To estimate mg, σg, mb and σb the following expressions may be used. ##EQU13## Alternatively, assuming that the likelihoods observed when there is no error and an error respectively are good approximations to those during burst and non burst periods, one may use: ##EQU14## Derivation of agg, agb, abb, abg, Mg, σg, Mb, σb has been described and provides a set of parameters. However it may be appropriate to adjust these parameters to achieve desired characteristics. For example, there is clearly a trade-off between identifying an error burst where there is none, and failing to identify a burst which has occurred; for a speech system one might well wish to bias the characteristics towards the former.
Thus the parameters may be optimised by making small adjustments to each of the independent values in turn and observing the effect during a test sequence.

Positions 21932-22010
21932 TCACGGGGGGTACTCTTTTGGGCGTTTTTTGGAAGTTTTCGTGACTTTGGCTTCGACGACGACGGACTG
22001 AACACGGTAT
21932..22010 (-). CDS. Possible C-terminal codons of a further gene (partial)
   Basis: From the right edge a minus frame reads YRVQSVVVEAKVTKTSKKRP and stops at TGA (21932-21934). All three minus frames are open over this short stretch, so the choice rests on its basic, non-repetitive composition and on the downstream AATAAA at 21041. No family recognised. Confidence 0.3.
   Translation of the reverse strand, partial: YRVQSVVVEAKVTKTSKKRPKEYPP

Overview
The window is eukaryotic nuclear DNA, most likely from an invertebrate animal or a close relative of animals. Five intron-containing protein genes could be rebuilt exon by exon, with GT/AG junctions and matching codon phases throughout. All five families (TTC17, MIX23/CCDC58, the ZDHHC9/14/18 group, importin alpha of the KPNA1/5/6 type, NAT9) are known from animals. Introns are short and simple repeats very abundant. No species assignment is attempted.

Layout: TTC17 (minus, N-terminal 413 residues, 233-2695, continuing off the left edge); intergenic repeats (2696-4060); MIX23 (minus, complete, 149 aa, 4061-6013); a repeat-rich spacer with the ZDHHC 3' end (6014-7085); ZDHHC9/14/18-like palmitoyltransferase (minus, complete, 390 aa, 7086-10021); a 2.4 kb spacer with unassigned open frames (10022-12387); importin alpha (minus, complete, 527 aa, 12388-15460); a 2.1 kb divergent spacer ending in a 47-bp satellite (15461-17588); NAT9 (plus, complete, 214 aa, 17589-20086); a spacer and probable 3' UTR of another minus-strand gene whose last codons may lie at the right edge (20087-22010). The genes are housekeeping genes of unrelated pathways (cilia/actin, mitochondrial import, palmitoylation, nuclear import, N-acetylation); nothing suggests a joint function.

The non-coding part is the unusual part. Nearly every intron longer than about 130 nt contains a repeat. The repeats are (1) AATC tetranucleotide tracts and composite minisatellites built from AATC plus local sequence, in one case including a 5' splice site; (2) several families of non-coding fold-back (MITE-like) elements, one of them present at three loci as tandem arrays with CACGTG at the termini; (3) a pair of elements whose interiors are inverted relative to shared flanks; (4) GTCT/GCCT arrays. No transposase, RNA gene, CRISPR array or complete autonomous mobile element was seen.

FIG. 3 is a block diagram of a receiver for digital speech signals transmitted over a radio link. Signals received at an antenna 1 pass via RF and demodulator circuits 2 and equaliser 3 to a Viterbi soft-decision decoder 4. The latter has an output for decoded bits and a second output providing the likelihood value 1(t) for each bit (alternatively if the unit 2 is a Viterbi equaliser, this could produce the likelihood values). The likelihood values are used to address a look-up table 5 which contains stored values as defined by the graphs of FIG. 2; these being read out to provide log values Bg (t), Bb (t).
A calculation unit 6 receives these values and calculates probability values Pg (t), Pb (t) in accordance with relations (11) and (12) above.